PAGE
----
The distinction between first and second-degree manslaughter is primarily due to the directness of the act. Because these levels of manslaughter carry various degrees of possible punishment, it matters a great deal what a Connecticut resident is charged with. Depending on the charge, you stand to lose a great deal more of your freedom and finances if you are convicted.
As FindLaw explains, Connecticut will charge a person with first-degree manslaughter if the state believes the person intended to inflict serious physical harm on the individual who died as a result of the person’s actions. The accused person may have also committed harmful acts under extreme emotion. Additionally, if someone’s conduct was so reckless that the individual was severely indifferent to human life and caused another person to die, the state may levy a first-degree manslaughter charge.
By contrast, a person accused of second-degree manslaughter may act more indirectly to cause another human being to die. Connecticut law stipulates that someone may be charged with second-degree manslaughter if an individual recklessly causes the death of another person. Also, if someone commits suicide and another party deliberately aids in the attempt, the other party can be charged with second-degree manslaughter.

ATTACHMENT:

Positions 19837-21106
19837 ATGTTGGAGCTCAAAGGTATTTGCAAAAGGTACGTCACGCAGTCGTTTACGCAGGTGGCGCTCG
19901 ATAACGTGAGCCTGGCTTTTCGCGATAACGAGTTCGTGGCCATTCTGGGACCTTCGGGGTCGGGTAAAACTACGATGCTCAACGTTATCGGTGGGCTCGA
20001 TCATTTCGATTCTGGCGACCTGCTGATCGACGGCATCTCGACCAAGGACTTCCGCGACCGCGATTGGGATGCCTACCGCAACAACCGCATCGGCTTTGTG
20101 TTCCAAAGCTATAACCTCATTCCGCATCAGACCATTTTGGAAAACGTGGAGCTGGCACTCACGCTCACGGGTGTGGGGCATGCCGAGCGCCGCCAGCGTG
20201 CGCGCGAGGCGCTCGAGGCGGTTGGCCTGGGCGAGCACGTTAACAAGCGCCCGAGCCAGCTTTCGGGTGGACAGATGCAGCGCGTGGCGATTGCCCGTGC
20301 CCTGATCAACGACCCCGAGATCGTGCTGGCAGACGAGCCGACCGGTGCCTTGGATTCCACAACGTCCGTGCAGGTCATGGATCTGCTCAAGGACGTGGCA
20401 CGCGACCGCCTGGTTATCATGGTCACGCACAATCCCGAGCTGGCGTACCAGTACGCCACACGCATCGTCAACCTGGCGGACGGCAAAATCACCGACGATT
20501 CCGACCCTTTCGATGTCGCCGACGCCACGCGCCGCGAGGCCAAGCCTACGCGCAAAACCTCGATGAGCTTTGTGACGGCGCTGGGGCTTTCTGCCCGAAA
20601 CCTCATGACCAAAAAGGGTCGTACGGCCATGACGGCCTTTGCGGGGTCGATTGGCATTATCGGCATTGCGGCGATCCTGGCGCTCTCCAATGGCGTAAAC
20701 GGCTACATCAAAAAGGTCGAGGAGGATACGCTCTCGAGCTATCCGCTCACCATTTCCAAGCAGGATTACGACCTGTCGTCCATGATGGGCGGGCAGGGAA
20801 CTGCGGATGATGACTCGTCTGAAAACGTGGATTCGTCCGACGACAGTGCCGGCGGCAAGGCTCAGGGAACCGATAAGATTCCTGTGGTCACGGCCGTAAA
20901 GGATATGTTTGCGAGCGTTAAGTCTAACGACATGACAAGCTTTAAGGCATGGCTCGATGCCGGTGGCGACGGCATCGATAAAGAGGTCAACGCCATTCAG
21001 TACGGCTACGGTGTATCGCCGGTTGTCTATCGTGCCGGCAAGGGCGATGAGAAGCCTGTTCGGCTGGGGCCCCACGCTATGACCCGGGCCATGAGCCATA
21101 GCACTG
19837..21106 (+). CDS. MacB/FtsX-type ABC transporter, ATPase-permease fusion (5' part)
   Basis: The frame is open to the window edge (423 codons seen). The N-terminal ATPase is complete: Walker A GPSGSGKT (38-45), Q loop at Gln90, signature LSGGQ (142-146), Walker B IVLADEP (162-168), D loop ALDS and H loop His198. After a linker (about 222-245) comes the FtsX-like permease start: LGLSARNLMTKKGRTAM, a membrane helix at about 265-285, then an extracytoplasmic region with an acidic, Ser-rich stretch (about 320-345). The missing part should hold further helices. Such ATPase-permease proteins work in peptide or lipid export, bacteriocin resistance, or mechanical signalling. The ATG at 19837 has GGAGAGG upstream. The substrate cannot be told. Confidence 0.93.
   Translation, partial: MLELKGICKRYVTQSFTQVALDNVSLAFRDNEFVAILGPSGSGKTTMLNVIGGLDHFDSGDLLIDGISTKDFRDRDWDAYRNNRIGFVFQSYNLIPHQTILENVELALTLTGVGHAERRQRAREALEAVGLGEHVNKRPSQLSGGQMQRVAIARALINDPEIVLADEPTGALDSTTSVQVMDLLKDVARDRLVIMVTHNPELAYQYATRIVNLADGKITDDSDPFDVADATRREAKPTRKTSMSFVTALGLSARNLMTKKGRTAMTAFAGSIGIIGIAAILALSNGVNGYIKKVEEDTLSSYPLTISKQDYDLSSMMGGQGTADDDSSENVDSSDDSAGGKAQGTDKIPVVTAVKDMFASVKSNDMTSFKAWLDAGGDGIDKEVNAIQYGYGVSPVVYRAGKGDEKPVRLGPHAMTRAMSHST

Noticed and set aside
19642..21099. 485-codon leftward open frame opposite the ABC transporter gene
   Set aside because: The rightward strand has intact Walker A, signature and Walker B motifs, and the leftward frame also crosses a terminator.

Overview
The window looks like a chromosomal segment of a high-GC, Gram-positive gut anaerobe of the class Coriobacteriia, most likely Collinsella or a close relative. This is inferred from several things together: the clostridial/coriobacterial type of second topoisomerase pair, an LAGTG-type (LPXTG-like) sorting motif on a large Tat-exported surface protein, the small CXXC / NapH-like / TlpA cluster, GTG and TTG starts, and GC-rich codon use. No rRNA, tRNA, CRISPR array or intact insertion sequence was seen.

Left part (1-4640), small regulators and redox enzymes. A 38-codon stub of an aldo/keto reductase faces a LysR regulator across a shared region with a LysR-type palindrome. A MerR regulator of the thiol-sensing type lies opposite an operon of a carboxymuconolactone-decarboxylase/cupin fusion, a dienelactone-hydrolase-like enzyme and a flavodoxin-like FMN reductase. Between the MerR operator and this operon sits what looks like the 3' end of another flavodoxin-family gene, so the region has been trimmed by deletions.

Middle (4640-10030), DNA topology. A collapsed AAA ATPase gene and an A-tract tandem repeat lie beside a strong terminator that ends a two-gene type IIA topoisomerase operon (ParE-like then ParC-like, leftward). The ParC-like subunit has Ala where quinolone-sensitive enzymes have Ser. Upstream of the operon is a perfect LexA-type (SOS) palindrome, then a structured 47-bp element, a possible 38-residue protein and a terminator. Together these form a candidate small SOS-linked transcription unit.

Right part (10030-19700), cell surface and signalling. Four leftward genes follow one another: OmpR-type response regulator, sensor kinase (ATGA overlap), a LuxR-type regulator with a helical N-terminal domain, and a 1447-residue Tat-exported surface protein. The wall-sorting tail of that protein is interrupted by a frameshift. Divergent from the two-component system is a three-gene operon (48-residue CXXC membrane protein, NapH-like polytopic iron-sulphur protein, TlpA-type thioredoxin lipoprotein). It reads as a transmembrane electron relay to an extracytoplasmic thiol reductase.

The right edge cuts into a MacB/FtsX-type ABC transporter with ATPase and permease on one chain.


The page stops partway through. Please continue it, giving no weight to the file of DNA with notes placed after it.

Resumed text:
However, not everyone who helps someone commit suicide is only charged with second-degree manslaughter. Connecticut law will provide for the more serious charge of murder if someone utilizes force to coerce someone into going through with suicide. A person may also face a murder charge if that person deceives someone into killing himself or herself.
As stated previously, these two forms of manslaughter carry differing levels of punishment. A first-degree manslaughter is a Class B felony that may result in a prison sentence of up to twenty years and a fine up to $15,000. Second-degree manslaughter is considered a Class C felony. Charges of second-degree manslaughter have a lower maximum of up to ten years confinement in prison and possible fines levied to $10,000.
This article is only written to educate readers on violent crimes committed in the state of Connecticut. It does not convey legal advice.